A stranger’s voice suddenly comes through my headphones, “You okay, man?”
“Who? Me?” I replied, not thinking I had actually been speaking for the first few minutes of the match.
“I can tell that you’re not quite having the best time at the moment.”
He was right too. I couldn’t buy a kill in that match for one reason or another, “Yeah I’m struggling to be honest, just can’t string it together at the moment, I’m positively drowning in assists though.”
“Yeah I see that, thanks man, you’re doing better than you think.”
For a seasoned gamer such as myself, and someone who prides themselves on being ever so slightly slicker than your average in the FPS sphere, this very real exchange may have easily been received as overtly patronising. But it was just so bloody genuine that I instantly felt better about my contributions, and ended up finishing the match with a positive kill/death ratio and a team win. This and other brief exchanges with strangers across the country (and globe at one point) was clear evidence that Halo Infinite is not just an alternative FPS in a saturated market dominated by the likes of Call of Duty and Fortnite, it’s the chance to be amongst an entirely different community. After years of living and breathing the toxicity of Call of Duty and both its loud, sweaty squeakers and disenfranchised veterans (I’m a card-carrying member of the latter), there was a vibe to my brief encounter with Halo Infinite’s MP that was like a warm hug. Halo was the first FPS I ever really played in any competitive sense at the brave dawn of online console gaming, and twenty years later it feels like I am being given the chance to go home again.
I’ve found that most people who love Halo often have a connection to it rooted in youth. For me the strongest association I can recall with absolute clarity was college days playing four-player splitscreen Halo 2 with three other mates (back when we were allowed to congregate in such huge numbers) on a tiny off-brand 32-inch CRT. Despite the oceans of Sunnyvale Medium White we imbibed back then, nothing can erase those memories. The multiplayer gameplay of older Halo titles still holds up too (particularly 2007’s Halo 3 which is still going strong to this day), but in this modern age you’ve got to roll with the times, lest you become a mere memory in the mind of a middle-aged father of two who feels time slipping through his fingers.
Halo Infinite made me feel like I could relive experiences and versions of myself as a gamer that I thought had become anecdote and potentially lost to the mists of time.
Halo 5’s multiplayer brought Halo’s signature style screaming into a modern age. Improved traversal and clambering injected a bit more speed and fluidity into proceedings, without venturing into twitch shooter territory. Halo has always valued a slower pace and more tactical feel, punctuated by moments of frantic chaos and impossible clutch moments. Despite the necessary evolution the series has had to undergo, it’s never stopped being about the holy trinity of guns, grenades and melee. All things considered, Halo Infinite feels a lot like Halo 5 at its core, but with some new toys to play with, a fresh look and fancy new hardware to play it on. Given Halo 5 was six years ago all these bells and whistles are to be expected, but as I relearned to trust my teammates and travel in packs, as I tagged enemies and coordinated flag captures, as I warned teammates about the dude behind them with a Gravity Hammer (usually far too late at that point but it’s the thought that counts), I remembered what it was like to feel compelled to cooperate with people I’d never met for the glory of a virtual victory that only a few of us would ever remember. But at the same time I was also the cheap wine-swilling college student again (minus the college part), thriving on the thrill of the kill, gladly losing very King of the Hill Free for All on Midship if it meant I had scored the most kills. Halo Infinite made me feel like I could relive experiences and versions of myself as a gamer that I thought had become anecdote and potentially lost to the mists of time.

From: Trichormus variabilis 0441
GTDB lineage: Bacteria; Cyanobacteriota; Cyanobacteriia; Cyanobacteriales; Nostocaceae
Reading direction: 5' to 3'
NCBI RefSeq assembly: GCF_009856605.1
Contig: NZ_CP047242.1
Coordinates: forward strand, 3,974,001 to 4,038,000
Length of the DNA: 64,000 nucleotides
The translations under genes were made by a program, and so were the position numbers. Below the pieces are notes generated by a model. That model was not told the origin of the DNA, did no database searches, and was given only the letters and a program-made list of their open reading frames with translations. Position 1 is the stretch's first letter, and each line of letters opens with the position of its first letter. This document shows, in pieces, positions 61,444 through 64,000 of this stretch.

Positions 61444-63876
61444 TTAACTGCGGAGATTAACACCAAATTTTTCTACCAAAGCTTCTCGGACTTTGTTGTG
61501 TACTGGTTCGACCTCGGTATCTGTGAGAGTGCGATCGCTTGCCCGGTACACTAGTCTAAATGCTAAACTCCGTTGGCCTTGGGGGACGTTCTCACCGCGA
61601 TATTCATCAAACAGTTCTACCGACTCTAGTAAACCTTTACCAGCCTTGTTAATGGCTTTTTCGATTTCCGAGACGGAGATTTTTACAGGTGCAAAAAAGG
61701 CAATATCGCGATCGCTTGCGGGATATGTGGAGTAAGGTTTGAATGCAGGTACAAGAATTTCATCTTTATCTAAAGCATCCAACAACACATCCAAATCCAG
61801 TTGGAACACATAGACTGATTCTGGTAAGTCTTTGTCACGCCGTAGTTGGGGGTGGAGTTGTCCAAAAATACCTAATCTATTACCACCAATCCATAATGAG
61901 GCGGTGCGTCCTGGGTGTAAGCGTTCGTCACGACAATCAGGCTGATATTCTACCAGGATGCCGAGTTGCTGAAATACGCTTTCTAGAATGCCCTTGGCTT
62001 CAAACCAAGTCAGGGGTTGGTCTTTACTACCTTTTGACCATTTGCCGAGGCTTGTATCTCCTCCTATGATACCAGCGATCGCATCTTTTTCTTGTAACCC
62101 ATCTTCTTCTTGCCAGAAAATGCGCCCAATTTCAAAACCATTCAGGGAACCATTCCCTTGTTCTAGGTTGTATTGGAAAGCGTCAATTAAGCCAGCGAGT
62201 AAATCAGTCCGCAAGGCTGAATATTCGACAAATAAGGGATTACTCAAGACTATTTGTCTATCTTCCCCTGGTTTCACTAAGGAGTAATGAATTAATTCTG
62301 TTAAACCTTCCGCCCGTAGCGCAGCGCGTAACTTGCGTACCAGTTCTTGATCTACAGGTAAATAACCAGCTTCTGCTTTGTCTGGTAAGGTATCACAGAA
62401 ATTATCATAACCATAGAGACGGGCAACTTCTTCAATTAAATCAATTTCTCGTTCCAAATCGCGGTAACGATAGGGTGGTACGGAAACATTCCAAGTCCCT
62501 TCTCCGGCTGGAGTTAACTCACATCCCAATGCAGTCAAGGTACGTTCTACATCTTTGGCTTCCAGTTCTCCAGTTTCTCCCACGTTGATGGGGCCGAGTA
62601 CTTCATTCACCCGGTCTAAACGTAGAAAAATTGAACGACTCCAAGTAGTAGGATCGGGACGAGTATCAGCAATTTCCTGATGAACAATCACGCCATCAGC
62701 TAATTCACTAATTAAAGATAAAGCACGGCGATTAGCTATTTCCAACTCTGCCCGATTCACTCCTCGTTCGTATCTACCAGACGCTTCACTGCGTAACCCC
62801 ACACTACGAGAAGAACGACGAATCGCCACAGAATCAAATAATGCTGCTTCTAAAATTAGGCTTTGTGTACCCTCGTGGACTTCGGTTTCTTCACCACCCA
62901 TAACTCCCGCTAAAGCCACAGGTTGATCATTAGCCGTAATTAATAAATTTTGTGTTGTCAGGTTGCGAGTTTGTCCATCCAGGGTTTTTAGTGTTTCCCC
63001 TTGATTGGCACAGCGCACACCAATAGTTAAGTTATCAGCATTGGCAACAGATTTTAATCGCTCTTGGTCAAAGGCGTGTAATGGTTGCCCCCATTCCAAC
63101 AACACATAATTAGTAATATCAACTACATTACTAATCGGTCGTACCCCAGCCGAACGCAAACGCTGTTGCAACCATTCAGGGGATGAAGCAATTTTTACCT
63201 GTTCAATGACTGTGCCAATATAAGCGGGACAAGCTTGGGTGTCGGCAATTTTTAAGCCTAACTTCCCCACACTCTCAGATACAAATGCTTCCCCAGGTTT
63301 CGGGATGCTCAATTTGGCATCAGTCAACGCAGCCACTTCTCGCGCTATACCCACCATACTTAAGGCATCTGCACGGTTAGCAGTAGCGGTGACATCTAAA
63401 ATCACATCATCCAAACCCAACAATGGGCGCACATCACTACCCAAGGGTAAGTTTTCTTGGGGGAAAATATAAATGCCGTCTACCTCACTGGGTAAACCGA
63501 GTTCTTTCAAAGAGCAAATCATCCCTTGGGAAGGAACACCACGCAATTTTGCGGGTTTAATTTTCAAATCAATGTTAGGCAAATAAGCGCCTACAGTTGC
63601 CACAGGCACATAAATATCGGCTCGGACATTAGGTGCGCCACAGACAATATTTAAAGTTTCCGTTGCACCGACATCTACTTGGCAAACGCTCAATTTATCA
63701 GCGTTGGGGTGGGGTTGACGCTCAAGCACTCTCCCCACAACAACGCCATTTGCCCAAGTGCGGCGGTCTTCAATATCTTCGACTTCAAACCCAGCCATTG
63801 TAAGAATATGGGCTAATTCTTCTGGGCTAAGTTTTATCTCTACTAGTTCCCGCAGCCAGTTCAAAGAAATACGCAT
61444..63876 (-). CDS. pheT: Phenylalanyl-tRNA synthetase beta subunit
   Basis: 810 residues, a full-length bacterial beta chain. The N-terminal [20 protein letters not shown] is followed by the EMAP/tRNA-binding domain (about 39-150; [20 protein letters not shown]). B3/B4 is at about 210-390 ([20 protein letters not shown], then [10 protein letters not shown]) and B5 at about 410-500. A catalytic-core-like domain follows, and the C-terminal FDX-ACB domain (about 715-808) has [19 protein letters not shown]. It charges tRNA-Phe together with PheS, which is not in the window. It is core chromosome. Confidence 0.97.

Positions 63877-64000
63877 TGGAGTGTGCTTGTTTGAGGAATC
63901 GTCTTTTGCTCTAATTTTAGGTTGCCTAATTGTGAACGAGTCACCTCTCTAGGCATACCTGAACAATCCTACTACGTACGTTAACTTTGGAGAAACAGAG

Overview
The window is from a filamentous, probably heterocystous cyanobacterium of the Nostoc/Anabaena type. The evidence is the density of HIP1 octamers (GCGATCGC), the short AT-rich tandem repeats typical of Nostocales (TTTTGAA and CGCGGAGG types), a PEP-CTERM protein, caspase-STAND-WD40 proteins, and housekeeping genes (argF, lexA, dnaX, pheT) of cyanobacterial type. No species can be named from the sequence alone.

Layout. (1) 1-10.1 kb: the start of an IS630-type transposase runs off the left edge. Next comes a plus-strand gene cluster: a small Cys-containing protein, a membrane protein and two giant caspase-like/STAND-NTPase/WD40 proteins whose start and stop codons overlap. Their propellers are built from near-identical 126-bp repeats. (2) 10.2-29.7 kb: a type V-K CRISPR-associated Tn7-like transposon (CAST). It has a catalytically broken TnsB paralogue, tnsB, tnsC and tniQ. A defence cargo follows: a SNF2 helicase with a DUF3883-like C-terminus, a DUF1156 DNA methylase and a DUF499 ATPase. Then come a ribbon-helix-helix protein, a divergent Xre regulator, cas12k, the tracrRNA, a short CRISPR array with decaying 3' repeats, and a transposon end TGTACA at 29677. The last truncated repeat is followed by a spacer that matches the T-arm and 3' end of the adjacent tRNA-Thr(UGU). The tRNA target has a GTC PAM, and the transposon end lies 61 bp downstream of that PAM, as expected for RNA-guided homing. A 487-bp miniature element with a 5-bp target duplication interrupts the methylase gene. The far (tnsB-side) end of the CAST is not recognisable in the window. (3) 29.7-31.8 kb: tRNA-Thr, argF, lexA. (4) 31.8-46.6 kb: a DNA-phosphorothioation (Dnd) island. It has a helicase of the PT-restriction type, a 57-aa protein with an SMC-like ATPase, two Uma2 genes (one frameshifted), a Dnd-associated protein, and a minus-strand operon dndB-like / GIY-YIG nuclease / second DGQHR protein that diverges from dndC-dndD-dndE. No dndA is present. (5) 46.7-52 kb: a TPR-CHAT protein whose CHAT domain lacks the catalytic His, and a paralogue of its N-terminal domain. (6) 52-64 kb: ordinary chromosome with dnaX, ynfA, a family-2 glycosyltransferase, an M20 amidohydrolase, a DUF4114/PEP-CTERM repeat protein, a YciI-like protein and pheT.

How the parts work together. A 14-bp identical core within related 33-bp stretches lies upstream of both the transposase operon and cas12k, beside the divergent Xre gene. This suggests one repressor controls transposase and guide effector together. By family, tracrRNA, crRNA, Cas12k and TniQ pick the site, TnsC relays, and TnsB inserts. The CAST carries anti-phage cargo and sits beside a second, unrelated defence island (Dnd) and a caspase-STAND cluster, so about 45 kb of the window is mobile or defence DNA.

Halo Infinite knows that it must adapt to live in the current market and be relevant to a wide audience. Its free-to-play nature replete with battle pass faff is clear evidence of that. But I feel it also knows that most people who hold a candle for the series are fucking old. After emerging from Call of Duty Vanguard’s recent alpha, I experienced basically the polar opposite in Infinite’s dialled-down pace that offered both depth of strategy and an uncompressed skill gap for those just as keen to outsmart their opponent as outgun them. Both types of experiences have historic roots in my heart, but Infinite definitely called to something in me that I’d forgotten had existed. They say you can never go home again, but Infinite may be one chance at doing just that.